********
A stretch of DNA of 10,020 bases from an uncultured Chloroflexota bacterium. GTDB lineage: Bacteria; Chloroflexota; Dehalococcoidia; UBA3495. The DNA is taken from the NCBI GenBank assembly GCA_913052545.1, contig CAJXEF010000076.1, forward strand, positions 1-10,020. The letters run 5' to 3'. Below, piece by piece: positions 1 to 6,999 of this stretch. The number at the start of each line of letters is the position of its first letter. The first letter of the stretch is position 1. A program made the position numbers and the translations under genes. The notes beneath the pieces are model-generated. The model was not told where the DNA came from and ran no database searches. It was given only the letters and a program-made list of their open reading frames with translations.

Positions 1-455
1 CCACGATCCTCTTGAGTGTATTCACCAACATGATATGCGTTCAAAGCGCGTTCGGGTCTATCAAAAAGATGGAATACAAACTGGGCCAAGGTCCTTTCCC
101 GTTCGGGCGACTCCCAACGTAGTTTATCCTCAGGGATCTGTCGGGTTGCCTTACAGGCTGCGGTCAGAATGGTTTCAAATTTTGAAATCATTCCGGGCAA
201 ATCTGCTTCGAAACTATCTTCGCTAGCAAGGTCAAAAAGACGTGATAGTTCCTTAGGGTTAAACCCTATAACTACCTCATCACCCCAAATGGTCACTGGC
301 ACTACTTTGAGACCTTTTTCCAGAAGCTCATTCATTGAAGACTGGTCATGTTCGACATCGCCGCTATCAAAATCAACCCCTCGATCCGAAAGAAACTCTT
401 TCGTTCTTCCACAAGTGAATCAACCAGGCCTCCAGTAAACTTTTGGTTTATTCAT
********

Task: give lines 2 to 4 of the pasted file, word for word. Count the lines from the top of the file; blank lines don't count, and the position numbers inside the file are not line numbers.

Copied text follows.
Positions 1-455
1 CCACGATCCTCTTGAGTGTATTCACCAACATGATATGCGTTCAAAGCGCGTTCGGGTCTATCAAAAAGATGGAATACAAACTGGGCCAAGGTCCTTTCCC
101 GTTCGGGCGACTCCCAACGTAGTTTATCCTCAGGGATCTGTCGGGTTGCCTTACAGGCTGCGGTCAGAATGGTTTCAAATTTTGAAATCATTCCGGGCAA